Great Dijon Mustard

If you really like to cook, one of the most important ingredients in the fridge is authentic Dijon mustard.  If you are thinking of Grey Poupon, that is fine, but it’s made for the masses…the American palate.

Authentic Dijon mustard comes in 2 styles…regular and grainy (still containing the mustard seeds). The ingredient list for Dijon mustard is short…mustard seeds, white wine, and salt.

There are hundreds of different mustards out there, but as a purist (and also 1/2 French) Dijon is the way to go. The flavors can be strong, and when tears start to form, and your nose runs, you know you found the right product.  The mustard should also be super fresh, which can be a challenge sometimes.

AmoraFallotPommeryRoland

Perhaps my favorite brand is Amora “Fine et Fort”.  Is there a café in Paris that doesn’t serve this at every table?  I think not.  It can be hard to find, as it may only be available in super specialty food stores, or on-line.  The best source on-line that I have found for Amora is frenchybee.com.  Order the 15.5 oz. pots, and if you spend over $49.00 the shipping is free.  I order 8 pots at a time.

Understand that mustard ages more quickly in small pots, and therefore should be used promptly.

Other good brands, if they can be found fresh are Roland “Extra Strong”, Fallot, and Maille (Found at the supermarket), and Pommery “Whole Grain”.  Also check out sources like Amazon.com.

Beware of the flavored Dijon mustards, as their flavors tent to fade and turn old quickly.  (Tarragon, Peppercorn, etc…)

NOW…for one of the best uses of a fine Dijon mustard is a Classic Vinaigrette.

2 tbs. Dijon mustard, 3 tbs. red wine vinegar, 6-8 tbs. oil, salt & pepper to taste.

Add mustard and vinegar into a bowl and mix.  Slowly add the oil.  Mix well.  Obviously, the amounts can be adjusted to taste, as well as the type of oil and vinegar you use.  Perhaps substitute a nut oil (walnut or hazelnut), or a rich and healthy olive oil.  Use rice wine vinegar to add lightness and a tart sweetness.  Add fresh chopped tarragon, or other fresh herbs.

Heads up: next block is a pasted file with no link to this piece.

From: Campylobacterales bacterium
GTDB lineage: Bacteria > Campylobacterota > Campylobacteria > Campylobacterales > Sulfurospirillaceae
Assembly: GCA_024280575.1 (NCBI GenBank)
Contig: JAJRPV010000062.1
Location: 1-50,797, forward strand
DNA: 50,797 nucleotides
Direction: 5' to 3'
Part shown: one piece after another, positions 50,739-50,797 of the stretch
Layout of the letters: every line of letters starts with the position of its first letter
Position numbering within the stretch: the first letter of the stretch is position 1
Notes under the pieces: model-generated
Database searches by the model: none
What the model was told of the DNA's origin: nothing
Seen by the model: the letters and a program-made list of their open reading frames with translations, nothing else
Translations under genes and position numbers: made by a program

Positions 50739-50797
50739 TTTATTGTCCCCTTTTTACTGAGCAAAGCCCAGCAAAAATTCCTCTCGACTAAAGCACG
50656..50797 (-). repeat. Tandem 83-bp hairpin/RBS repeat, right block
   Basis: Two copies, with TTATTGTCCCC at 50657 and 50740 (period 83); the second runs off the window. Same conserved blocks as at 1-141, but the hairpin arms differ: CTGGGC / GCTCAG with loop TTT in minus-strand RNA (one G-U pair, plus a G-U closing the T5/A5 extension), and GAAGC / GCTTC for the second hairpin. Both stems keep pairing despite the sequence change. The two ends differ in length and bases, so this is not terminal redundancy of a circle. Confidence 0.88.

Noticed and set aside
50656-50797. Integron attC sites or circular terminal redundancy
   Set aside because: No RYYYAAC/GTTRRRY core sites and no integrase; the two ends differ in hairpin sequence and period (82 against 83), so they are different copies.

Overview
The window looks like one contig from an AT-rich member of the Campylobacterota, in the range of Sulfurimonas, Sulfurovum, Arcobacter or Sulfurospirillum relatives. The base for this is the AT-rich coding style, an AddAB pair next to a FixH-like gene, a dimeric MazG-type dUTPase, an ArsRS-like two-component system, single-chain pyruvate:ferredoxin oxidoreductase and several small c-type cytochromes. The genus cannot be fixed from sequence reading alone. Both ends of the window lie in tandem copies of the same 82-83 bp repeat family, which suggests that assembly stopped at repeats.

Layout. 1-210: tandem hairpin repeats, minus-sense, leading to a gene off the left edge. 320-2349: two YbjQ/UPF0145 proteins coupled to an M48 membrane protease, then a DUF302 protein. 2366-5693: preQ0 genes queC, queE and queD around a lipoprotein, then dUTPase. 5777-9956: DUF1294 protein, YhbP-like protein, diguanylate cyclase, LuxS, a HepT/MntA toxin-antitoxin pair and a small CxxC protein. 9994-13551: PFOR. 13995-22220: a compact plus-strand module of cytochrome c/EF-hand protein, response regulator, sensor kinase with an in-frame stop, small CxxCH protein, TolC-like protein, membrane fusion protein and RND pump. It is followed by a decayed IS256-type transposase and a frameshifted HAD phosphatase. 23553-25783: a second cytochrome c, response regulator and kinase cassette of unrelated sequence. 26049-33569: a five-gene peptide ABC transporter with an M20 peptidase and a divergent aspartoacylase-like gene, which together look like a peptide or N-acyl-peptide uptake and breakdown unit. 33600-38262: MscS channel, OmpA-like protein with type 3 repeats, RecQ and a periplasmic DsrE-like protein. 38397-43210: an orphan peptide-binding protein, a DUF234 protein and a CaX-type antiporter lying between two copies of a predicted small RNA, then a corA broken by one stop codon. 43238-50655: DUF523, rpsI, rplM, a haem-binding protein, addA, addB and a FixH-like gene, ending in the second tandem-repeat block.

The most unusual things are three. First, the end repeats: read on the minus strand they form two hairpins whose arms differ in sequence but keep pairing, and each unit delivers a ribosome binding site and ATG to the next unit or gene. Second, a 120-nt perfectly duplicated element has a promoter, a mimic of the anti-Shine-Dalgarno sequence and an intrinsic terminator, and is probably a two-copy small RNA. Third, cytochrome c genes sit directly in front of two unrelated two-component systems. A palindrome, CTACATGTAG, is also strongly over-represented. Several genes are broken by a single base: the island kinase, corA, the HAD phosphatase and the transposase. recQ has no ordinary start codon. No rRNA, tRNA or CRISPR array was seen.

Enjoy one of France’s great gifts.

2 thoughts on “Great Dijon Mustard

  1. Mark

    A comment and a question.

    The comment: so glad we agree on Amora and, of the mass markets, I would take Maille over Grey Poupon everytime. (Don’t Poupon your food. Sorry.) However, at the risk of being chauvinistic, I have to put in a word for ‘English mustard’ and specifically — perhaps because I’m just outside Norwich — for Colmans. Buy the powder and mix your own for freshness/flavour. Quite different from Dijon, but for sausages, steaks, roast beef, and for enriching a gravy for lamb or game (married up with a dollop of red currant jelly) it is sublime.

    But that’s not why I’m here…! A quick question. I am making a dessert for a wine dinner — essentially a torte made with ground almonds, no flour, flavoured with orange zest and with a layer of marzipan (scented with orange flower water) running through the middle. Predictably enough, my beloved is more concerned about the wine that will go with the dessert, so I am looking for an interesting pairing. My thoughts turned to immediately to Essensia, but I’ve served that to the same group before, so a suggestion for something different, the more offbeat the better, would be greatly appreciated. (Is this the right place for questions? So nice to be able to still ask your advice, Charles, from so far away.)

    Mark.

    Reply
  2. CFWine Post author

    Hi Mark, And you don’t make your living creating massively yummy things in the kitchen…why???
    As I was reading, the first thing that came to mind too was Quady Essencia. What else comes to mind is Muscat Beaumes de Venise from the Rhone Valley. Nicely sweet, good acidity and notes of citrus. A little goes a long way, as it can sometimes present a nice viscosity. The other thought would be Italy’s Vin Santo. Traditionally enjoyed, very chilled, in small (or larger if you prefer) glasses, by dipping in almond biscotti. Even my French side drools at the thought of this. Either of these wines would be a hit with your almond/orange tart. I hope this works. Great to hear from you!!!

    Reply

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